AICTE moots engineering college clusters

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Damodar Acharya
Damodar Acharya

K. Ramachandran

Chairman's proposal to address problems of infrastructure, teacher shortage

  • One colleges to be designated as nodal institution
  • Nodal centre could offer post-graduate education
  • At the nodal centre, teachers can take course work and go back to their colleges for project work

    CHENNAI: The All India Council for Technical Education is thinking in terms of letting engineering colleges in each region to form clusters. One of the colleges could then be designated as a nodal institution. The cluster colleges could invest money and send expert faculty to the nodal centre to train fresh teachers.

    Such an effort would address the problems of infrastructure and teacher shortage in engineering colleges, says AICTE Chairman Prof. Damodar Acharya.

    Explaining the AICTE's thinking, Prof. Acharya, told The Hindu here on Friday that the Council was aware of the situation where the number of colleges had grown and there was a faculty shortage. Even the available faculty was not adequately qualified 50 per cent of them were mere B.E graduates.

    "Most of the colleges, rightly or wrongly, are in private hands. We cannot expect the private colleges to release their faculty over months or years to get additional qualifications... We will now ask 15 to 20 colleges in an area, say Coimbatore or Chennai, to form a cluster. One of the colleges could be a nodal centre, which can provide teacher training and upgradation," he said.

    "The nodal centre can do two types of training. One, train fresh teachers in lesson preparation, conduct of classes, classroom interaction, tests, etc. Secondly, we can take subject experts from different colleges, pool their expertise to improve teaching and thus raise education standards within the clusters," said Dr. Acharya, who was in Chennai to participate in an international conference on engineering education.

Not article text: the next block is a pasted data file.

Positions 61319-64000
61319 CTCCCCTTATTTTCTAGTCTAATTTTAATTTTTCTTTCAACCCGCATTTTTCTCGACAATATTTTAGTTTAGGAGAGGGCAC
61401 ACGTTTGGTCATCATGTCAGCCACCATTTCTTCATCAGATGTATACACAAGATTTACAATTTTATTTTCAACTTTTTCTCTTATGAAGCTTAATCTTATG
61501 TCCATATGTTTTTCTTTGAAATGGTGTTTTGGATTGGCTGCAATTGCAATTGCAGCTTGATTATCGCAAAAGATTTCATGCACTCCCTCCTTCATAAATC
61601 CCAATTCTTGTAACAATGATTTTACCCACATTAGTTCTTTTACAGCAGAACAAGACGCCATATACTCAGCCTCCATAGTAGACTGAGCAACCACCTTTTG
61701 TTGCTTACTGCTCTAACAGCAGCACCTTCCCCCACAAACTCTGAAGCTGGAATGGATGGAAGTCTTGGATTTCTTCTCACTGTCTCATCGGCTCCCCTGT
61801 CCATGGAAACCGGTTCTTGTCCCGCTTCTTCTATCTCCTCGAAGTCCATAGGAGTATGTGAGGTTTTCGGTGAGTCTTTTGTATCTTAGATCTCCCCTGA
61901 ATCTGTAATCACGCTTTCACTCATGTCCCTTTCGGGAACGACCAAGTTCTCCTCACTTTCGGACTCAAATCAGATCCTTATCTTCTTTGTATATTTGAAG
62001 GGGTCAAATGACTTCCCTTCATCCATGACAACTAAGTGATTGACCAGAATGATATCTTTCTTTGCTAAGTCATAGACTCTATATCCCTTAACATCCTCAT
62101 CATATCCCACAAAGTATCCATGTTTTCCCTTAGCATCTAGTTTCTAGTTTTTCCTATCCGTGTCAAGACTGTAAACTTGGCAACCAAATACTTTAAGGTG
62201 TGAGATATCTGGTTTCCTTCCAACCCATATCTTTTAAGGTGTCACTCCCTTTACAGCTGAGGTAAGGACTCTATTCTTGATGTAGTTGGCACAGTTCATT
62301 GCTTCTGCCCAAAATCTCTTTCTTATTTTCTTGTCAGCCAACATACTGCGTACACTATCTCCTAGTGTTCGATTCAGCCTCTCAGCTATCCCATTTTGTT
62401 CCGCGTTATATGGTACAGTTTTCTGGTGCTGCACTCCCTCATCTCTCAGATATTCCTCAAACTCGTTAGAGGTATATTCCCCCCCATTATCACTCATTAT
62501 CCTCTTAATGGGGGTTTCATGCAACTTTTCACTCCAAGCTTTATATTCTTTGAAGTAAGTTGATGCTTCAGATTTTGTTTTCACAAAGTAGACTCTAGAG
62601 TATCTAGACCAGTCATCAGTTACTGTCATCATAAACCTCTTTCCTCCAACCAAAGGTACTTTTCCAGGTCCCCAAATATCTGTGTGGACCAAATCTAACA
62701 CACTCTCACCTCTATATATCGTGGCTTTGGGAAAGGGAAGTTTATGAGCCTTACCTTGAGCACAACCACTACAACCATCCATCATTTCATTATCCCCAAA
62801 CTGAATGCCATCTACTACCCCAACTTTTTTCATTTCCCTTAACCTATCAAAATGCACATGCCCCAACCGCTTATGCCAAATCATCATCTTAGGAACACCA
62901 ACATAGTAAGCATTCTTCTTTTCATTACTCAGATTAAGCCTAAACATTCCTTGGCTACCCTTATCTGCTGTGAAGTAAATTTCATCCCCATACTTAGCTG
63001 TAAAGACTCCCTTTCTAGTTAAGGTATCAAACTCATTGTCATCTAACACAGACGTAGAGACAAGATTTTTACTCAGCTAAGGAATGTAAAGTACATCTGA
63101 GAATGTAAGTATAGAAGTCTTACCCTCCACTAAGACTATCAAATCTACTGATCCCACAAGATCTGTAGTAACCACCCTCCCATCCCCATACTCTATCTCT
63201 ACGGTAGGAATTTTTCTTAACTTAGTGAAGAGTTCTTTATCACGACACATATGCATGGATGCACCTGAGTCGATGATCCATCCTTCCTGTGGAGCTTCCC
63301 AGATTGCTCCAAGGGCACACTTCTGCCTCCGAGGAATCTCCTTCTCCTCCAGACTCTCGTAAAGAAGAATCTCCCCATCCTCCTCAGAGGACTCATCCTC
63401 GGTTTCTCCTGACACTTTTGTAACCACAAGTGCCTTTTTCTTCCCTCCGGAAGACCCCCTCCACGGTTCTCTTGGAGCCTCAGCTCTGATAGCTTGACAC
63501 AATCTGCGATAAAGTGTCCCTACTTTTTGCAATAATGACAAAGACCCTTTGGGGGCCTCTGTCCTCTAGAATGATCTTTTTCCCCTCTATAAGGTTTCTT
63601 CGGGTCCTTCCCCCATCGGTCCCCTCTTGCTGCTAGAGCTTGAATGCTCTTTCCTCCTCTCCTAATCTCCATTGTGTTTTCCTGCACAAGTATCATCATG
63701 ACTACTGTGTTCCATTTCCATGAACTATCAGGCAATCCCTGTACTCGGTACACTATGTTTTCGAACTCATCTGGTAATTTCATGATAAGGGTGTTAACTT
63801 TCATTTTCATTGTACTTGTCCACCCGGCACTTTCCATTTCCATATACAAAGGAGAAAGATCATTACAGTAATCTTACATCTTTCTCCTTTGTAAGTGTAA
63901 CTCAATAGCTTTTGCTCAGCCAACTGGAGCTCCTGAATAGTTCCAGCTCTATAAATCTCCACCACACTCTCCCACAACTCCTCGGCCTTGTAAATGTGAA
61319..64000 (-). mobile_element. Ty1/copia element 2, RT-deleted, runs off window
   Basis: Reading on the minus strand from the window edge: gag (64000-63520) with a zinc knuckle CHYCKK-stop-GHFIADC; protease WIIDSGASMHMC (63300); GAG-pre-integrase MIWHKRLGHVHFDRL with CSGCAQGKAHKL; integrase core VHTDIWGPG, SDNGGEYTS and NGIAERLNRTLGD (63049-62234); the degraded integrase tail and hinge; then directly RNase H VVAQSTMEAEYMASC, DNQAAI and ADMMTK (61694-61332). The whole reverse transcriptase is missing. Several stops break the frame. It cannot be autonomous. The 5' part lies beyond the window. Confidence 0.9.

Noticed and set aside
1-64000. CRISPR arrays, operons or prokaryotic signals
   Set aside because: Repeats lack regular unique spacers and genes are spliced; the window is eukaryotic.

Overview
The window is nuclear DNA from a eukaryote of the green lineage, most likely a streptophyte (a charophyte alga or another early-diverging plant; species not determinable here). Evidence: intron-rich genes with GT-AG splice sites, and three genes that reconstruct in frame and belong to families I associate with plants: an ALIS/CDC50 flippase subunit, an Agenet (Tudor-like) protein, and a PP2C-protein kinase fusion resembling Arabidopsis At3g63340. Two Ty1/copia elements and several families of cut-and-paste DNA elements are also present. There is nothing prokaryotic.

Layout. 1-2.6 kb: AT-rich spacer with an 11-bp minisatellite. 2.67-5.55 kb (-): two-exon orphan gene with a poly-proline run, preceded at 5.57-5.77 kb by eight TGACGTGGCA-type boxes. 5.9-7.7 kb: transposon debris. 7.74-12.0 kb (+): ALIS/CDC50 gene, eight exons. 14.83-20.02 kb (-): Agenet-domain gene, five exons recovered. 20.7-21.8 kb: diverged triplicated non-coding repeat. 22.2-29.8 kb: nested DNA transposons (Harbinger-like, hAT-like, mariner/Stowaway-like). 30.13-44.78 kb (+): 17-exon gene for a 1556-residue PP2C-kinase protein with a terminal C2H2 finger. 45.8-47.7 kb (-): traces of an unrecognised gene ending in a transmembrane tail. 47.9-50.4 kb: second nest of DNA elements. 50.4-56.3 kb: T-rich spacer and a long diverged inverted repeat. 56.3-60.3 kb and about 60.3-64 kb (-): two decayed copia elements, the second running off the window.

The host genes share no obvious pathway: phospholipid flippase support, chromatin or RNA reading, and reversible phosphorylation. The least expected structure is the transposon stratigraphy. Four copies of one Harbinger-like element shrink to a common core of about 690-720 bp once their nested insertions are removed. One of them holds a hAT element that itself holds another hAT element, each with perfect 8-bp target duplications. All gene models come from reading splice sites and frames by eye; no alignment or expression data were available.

PG education

    The nodal centre could offer post-graduate education where teachers from the cluster can take the course work and go back to their own colleges for project work. By taking the experts in each cluster, "we can also create a national list of teachers or subject experts."

    Individual colleges could lend the services of teachers even for a week or so to train themselves in modules offered by the subject experts. This way, "we can cover the entire country without the teachers having to stay away for long from their colleges," he added.


    The AICTE Chairman said the colleges could invest a few lakhs of rupees each in the nodal centre to create centralised infrastructure and teacher training facilities. Dr. Acharya noted that corporate recruiters had not been visiting all the colleges within a given region.

    The proposed nodal centre could serve as a platform to offer a large number of students to such recruiters.


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